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The flute and fife have been used as marching instruments by Scottish armies for a longer period than the bagpipe; they are the earliest military instruments we have records of, and had a large repertoire by the beginning of the eighteenth century. Most of this early military music was based on continental European models, with only a slight Scottish accent. The fife fell out of use in the British Army in the early 18th century (replaced by double reeds and brass), but was reinstated on the orders of the Duke of Cumberland after 1746. For the next few decades it developed a much more idiosyncratic repertoire, culminating in the mixture of Continental and Highland music found in the tunebooks of the Black Watch during the Napoleonic war. They mark the last years of the instrument in Scottish regiments: after 1816 it was replaced by brass, which had recently been improved with valves to make melodic playing easier, and by the Crimean War of the 1850s the bagpipe began to take over.

To Ballance a Straw is an 18th century march, originally a song by James Oswald, here taken from the St Ninians manuscript.

The West Lowland Fencibles Quick Step, one of the most-copied tunes of the late 18th century, is taken from a sheet by A. McGoun Junr.

The Prince's Welcome to the Isle of Sky is from the Museum for the German Flute.

The Wedding Day is an eccentrically structured tune from Lieut. Tapp's book. It would work well as a wedding march.

Blue Bonnets comes from Robertson's collection. It may date back to Cromwell's invasion of 1650, under the title Leslie's March or Lashley's March, named after the Covenanter general.

Blue Bonnets o'er the Border (a different set of the same tune) and the two versions of March to the Battlefield are from a manuscript flute tutor written in Glasgow in 1838-9, in the H.G. Farmer collection at Glasgow University. This latter tune was popular in its time, and most flute collections of the mid-to-late nineteenth century include it; it's the tune of the Irish nonsense song The Rattling Bog and probably the original idea behind J. Scott Skinner's well-known fiddle tune Scott Skinner's Compliments to Dr Macdonald.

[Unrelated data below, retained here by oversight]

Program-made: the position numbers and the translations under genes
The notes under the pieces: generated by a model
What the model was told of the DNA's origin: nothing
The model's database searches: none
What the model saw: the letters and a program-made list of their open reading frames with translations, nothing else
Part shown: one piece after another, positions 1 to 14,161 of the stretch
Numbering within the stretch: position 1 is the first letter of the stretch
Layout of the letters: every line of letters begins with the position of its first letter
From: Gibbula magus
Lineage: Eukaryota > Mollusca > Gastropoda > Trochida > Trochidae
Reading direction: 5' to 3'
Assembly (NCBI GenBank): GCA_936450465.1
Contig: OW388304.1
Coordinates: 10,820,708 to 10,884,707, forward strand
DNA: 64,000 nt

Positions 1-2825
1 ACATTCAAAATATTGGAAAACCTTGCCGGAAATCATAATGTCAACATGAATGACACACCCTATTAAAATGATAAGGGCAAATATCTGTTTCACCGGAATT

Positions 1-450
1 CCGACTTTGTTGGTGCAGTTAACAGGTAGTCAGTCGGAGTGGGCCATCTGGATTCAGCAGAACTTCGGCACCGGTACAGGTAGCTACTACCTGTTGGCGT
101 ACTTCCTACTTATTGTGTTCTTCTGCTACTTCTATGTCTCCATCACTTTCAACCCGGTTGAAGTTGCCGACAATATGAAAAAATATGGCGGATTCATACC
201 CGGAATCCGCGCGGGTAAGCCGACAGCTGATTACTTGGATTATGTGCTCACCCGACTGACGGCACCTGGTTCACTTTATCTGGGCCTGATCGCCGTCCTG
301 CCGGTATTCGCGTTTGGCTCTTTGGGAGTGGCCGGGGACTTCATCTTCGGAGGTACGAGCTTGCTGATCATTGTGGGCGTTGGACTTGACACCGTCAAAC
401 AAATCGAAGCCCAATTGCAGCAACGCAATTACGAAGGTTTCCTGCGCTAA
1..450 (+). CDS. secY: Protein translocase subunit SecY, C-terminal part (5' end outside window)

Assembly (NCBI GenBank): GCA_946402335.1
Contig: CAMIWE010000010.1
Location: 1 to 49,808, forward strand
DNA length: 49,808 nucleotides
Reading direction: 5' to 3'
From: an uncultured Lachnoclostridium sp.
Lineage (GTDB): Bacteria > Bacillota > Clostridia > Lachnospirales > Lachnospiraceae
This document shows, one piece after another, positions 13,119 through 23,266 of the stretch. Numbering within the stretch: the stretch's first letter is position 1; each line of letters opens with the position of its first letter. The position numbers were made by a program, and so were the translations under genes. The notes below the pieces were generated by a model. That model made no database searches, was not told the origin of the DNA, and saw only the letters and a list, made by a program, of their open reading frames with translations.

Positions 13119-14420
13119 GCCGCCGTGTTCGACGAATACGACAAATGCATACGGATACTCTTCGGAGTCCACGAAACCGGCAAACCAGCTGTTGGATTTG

Sir William Wallace's Quick Step and Highland Laddie are both from Davie's Caledonian Flutist. The first could not have been written until centuries after Wallace's time, and probably dates from the revival of interest in Wallace as a Scottish national hero in the early nineteenth century. This Highland Laddie is the best-known of several eighteenth century tunes with this title.

The Earl of Dalhousie's March and the four untitled Quicksteps are from J. Crichton Donaldson's manuscript of 1853-55.

Pibroch, from Robertson's Caledonian Museum, is the older version of The Athol Highlanders, now usually played as a jig with the third section removed. There are many 18th and early 19th century copies of the tune in this form. The Duke of Atholl's Pibro', from Lieutenant Tapp's manuscript, is an even longer version. Both are in G major, the key now commonly used for the tune in England, rather than the usual Scottish A mixolydian. It isn't a pibroch except in a very minimal sense of the word, but may have been the basis for one.

ABC tune file

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Old Scottish Flute Music
Copyright © 2003, Jack Campin